Devotion‬: What is mine is ours and I will share it with you


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Devotion‬: What is mine is ours and I will share it with you

Devotion‬: What is mine is ours and I will share it with youGood Morning its a new day and God is good! some breakfast to get you going.  ‪#‎MorningDevotion‬ Stewardship Attitudes. 3
What is mine is ours and I will share it with you.

A Prime Minister once sent for an reputed surgeon to perform upon him a serious operation. When the dentist arrived, the Prime Minister said: “You will not, of course, treat me in the same rough manner as you would treat your poor miserable wretches at the hospital.”
“Sir,” replied the surgeon with dignity, “every one of those poor miserable wretches, as your Eminence is pleased to call them, is a Prime Minister in my eyes!”

Luke 10:33-37
A man from Samaria then came travelling along that road. When he saw the man, he felt sorry for him and went over to him. He treated his wounds with olive oil and wine and bandaged them. Then he put him on his own donkey and took him to an inn, where he took care of him.

The next morning he gave the innkeeper two silver coins and said, “Please take care of the man. If you spend more than this on him, I will pay you when I return.”
Then Jesus asked, “Which one of these three people was a real neighbour to the man who was beaten up by robbers?”

The teacher answered, “The one who showed pity.” Jesus said, “Go and do the same!”
Like the priest and the temple servant who had ignored the injured man in the previous scriptures, the Samaritan had the perfect excuse why he should not offer a helping hand.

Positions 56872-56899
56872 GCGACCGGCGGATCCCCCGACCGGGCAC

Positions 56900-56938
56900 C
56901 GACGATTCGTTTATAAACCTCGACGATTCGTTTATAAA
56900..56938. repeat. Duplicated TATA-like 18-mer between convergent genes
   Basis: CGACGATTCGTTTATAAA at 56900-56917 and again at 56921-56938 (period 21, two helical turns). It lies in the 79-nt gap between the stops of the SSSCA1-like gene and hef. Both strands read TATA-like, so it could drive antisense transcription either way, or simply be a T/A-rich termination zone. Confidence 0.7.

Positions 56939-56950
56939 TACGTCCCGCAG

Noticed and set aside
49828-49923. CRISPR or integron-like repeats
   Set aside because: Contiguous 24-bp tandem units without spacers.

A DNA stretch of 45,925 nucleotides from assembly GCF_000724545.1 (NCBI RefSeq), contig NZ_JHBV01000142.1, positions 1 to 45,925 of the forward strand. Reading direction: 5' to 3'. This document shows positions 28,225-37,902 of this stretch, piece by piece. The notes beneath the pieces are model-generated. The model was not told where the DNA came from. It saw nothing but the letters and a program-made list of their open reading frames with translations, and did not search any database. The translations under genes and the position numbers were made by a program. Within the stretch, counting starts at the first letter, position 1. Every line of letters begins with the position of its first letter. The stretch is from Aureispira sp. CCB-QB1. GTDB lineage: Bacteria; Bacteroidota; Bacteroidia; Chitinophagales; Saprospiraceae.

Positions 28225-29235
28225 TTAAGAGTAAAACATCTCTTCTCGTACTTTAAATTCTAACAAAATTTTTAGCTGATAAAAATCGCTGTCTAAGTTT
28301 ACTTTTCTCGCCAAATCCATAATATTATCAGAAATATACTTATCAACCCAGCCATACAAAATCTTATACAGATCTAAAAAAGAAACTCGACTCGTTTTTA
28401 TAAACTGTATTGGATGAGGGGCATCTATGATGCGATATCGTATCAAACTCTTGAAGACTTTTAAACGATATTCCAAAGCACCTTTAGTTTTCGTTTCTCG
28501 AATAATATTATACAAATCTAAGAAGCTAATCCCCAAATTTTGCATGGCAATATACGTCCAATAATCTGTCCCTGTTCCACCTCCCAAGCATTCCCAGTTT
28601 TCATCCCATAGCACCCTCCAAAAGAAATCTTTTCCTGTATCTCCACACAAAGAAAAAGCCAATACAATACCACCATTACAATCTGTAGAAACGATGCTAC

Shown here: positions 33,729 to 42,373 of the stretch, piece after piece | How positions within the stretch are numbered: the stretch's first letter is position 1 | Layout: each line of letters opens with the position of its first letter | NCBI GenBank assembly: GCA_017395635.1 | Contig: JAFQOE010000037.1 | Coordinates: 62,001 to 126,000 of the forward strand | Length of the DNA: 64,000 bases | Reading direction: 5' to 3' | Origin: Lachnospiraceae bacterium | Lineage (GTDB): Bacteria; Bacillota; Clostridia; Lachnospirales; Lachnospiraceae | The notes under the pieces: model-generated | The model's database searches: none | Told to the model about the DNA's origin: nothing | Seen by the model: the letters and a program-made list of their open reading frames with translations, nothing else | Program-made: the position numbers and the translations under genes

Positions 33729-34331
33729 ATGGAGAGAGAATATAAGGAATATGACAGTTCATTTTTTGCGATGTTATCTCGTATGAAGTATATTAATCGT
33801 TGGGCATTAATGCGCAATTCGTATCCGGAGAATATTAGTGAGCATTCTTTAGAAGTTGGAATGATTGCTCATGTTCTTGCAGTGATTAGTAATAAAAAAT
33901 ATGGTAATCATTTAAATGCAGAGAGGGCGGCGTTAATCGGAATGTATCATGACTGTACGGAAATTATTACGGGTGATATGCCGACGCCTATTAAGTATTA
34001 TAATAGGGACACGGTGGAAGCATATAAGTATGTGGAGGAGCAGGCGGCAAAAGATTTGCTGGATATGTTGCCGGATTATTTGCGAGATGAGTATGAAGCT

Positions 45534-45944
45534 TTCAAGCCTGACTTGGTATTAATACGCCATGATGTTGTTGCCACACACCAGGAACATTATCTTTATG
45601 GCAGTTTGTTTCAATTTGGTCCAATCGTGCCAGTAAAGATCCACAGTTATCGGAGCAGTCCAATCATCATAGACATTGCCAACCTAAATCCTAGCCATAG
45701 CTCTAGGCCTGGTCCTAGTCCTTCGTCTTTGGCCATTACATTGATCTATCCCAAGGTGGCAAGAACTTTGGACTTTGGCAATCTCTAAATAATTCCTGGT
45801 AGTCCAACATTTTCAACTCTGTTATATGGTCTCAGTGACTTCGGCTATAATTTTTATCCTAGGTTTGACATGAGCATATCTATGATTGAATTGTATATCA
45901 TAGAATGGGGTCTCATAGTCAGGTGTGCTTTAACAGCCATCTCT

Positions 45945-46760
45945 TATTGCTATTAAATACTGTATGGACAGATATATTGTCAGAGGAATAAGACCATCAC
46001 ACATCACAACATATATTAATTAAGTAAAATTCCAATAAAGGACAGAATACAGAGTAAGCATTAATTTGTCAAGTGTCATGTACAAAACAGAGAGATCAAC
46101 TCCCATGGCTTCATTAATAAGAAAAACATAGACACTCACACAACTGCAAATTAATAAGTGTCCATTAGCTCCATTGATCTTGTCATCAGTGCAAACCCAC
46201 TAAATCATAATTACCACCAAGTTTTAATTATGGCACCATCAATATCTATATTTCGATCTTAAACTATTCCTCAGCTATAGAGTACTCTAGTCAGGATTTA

Samaritans and Jews did not mix. Jews looked at Samaritans as half citizens, they called them dogs. Calling a Jew a Samaritan was a great insult, all the more reason why the Samaritan should pass by and not lift a finger to help the injured man. Besides, what if the robbers are waiting in the thicket to ambush their next victim? He was all alone with no one to help him. In my opinion the Samaritan had quite a number of valid reasons not to help this man but he did anyway
For the Samaritan to help, it cost him time, money and resources.

·He had to use his olive oil and wine to bind up the man’s wounds, meaning that if he needed the same on his journey to bind up any wounds, he would have none.
·He put the man on his donkey meaning that now he had to walk instead of having the luxury of riding on his donkey.
.It cost him money to book the man into an inn and to ensure that he was well taken off meaning that he would have to forego some important things on his journey.

·He had to take a detour on his journey just to help this man whom he knew nothing about. This cost him time and most probably delayed him because he was on a journey.
·It also meant that he had to come back and check on this man to make sure that all was ok and if the inn keeper had spend any extra money on our injured friend then he had to reimburse him.
Honestly, how many of us would do all this for a stranger? For some of us, we may find it hard to do this for a close relative, yet Christ tells us to go and do likewise.
Do you show more kindness to believers’ than to those who do not confess Christ?
Or maybe you are kinder to those of the same tribe as you are?
The Samaritans attitude towards stewardship was:
“What is mine is yours and I will willingly share it.”
He was not concerned that the man was not a Samaritan like him, all he saw was a fellow human being in need and he was more than willing to help no matter how much it inconvenienced or cost him.
I will be the first one to admit, it is easier said than done, but if Christ demands it then by His strength we can do it!
May we like the Good Samaritan first see the image of God in the strangers we meet as opposed to the other barriers that divide us.

By Pastor James Martin Okumu/Jam 316 Radio


Devotion‬: What is mine is ours and I will share it with you

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